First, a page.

Roxana Azar’s photo-based sculptural installation Projections brings a psychedelic kaleidoscope of biomorphic plant life to The Print Center’s window. It is part of a larger series of holographic photo-collages featuring botanical imagery printed on opalescent materials. The installation changes in color based on the time of day and angle of view.

To Azar, artwork is “a way to work through anxiety and create joyful moments.” In our current moment, “Surrounding myself with plants has been healing,” Azar says, “I love that people can walk past and experience the work in different ways at different times of days.” Rooted in close observation of flora in the greenhouses and gardens of the Philadelphia region and beyond, it playfully translates organic forms through manipulation and transformation of shape, color and light. “My work reimagines floral arrangements and projects what they might look like in the future.”

Installation view, Projections, 2020
Projections, 2020, Installation view
Holographic acrylic, three panels, 18” x 60” each, Unique

Inspired by science fiction, plant intelligence, anxiety and floral design, Roxana Azar produces multi-media works combining photography, sculpture and collage. Azar holds a BFA from Tyler School of Art and Architecture, Temple University and an MFA from Virginia Commonwealth University, Richmond. In addition to exhibiting nationally and internationally, Azar has been published in MosslessPapersafeVice and Yen Magazine.

James B. Abbott

September 2020

James B. Abbott takes us to the spectacular Cape Cod National Seashore with High Tide, Low Tide, High Tide. The three black-and-white triptychs taken on Cape Cod can transport the viewer to any special place of solitude. Abbott says, “In this new age of uncertainty, I find myself seeking solace in the memory of a place, a personal place, one that I fell in love with, have history with and tried to understand through my photographs.”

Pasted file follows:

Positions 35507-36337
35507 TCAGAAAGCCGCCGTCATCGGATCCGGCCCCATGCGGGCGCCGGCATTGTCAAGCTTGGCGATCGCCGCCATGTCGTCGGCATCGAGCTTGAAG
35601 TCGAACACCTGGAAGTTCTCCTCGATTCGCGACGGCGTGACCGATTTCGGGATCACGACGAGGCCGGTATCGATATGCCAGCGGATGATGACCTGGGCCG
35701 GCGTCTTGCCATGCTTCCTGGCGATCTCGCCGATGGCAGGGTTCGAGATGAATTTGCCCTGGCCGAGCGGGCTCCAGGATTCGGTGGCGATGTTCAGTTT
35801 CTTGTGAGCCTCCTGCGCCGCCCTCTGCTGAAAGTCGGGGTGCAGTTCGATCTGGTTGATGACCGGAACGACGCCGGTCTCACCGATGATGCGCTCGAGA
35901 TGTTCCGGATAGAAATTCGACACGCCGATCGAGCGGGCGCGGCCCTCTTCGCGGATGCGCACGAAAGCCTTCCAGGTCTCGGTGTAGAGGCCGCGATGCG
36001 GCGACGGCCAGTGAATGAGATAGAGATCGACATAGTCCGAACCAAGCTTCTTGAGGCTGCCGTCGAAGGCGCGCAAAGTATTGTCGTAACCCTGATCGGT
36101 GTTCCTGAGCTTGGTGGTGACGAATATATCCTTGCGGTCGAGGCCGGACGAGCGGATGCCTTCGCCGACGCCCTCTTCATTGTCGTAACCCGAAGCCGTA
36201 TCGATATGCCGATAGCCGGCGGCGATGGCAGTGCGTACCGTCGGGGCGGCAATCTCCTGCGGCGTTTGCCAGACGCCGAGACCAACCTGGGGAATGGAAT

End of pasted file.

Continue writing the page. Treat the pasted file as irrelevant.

High Tide, Low Tide, High Tide, 2020. Courtesy of the Artist
Installation view, High Tide, Low Tide, High Tide, 2020

James B. Abbott is a photographer whose subjects range from Venice, Italy to the Ben Franklin Bridge in Philadelphia, from urban cityscapes to the solitude and rich natural beauty of Cape Cod. Abbott received a BFA from the Cranbrook Academy of Art, Bloomfield Hills, MI. His work is included in many public and private collections, including the Allentown Art Museum, PA; Cranbrook Art Museum; and Philadelphia Museum of Art.


Benefit Print

Abbott has generously created a benefit edition of High Tide, Low Tide, High Tide: inkjet print, 15 ¼” x 11” (image), 17 ½” x 13” (sheet), in an edition of 25 for $300. All proceeds will directly benefit The Print Center.

"These crisis times have clarified who and what are important to me. This includes The Print Center - which must continue to educate, nourish and bring us together as a community. Please join me in offering your support!" – James B. Abbott

Shawn Theodore

August 2020

Shawn Theodore brings us face-to-face with essential workers. Known for his dynamic street photography, Theodore began creating tightly cropped portraits of restaurant workers, janitors, delivery people and security guards in 2017. “Black folks in the service industry see their invisibility firsthand,” says Theodore, “I wanted to take a different approach in sharing a part of my practice that a lot of people are not aware of.” I See You Not Seeing Me makes the presence of these individuals palpable both in the image as well as in the reflections cast.

Installation view, I See You Not Seeing Me, 2020
I See You Not Seeing Me, 2020. Courtesy of the Artist

Shawn Theodore is an interdisciplinary artist whose work opens broad conversations regarding the shaping of agency and imagery, new forms of storytelling and the trajectory of the collective Black consciousness. He holds a BA in Journalism, Public Relations and Advertising from Temple University, Philadelphia and is currently enrolled in the MFA program in Photography at Savannah College of Art and Design, Atlanta, Georgia. He has exhibited at Catherine Edelman Gallery, Chicago; Steven Kasher Gallery, New York; African American Museum in Philadelphia; Art Sanctuary, Philadelphia; University of the Arts, Philadelphia; and Virginia Museum of Contemporary Art, Virginia Beach, among others.

The Print Center would like to thank the artists for their participation and collaboration with additional thanks to James B. Abbott for his help in conceiving this series and his services as Master Printer.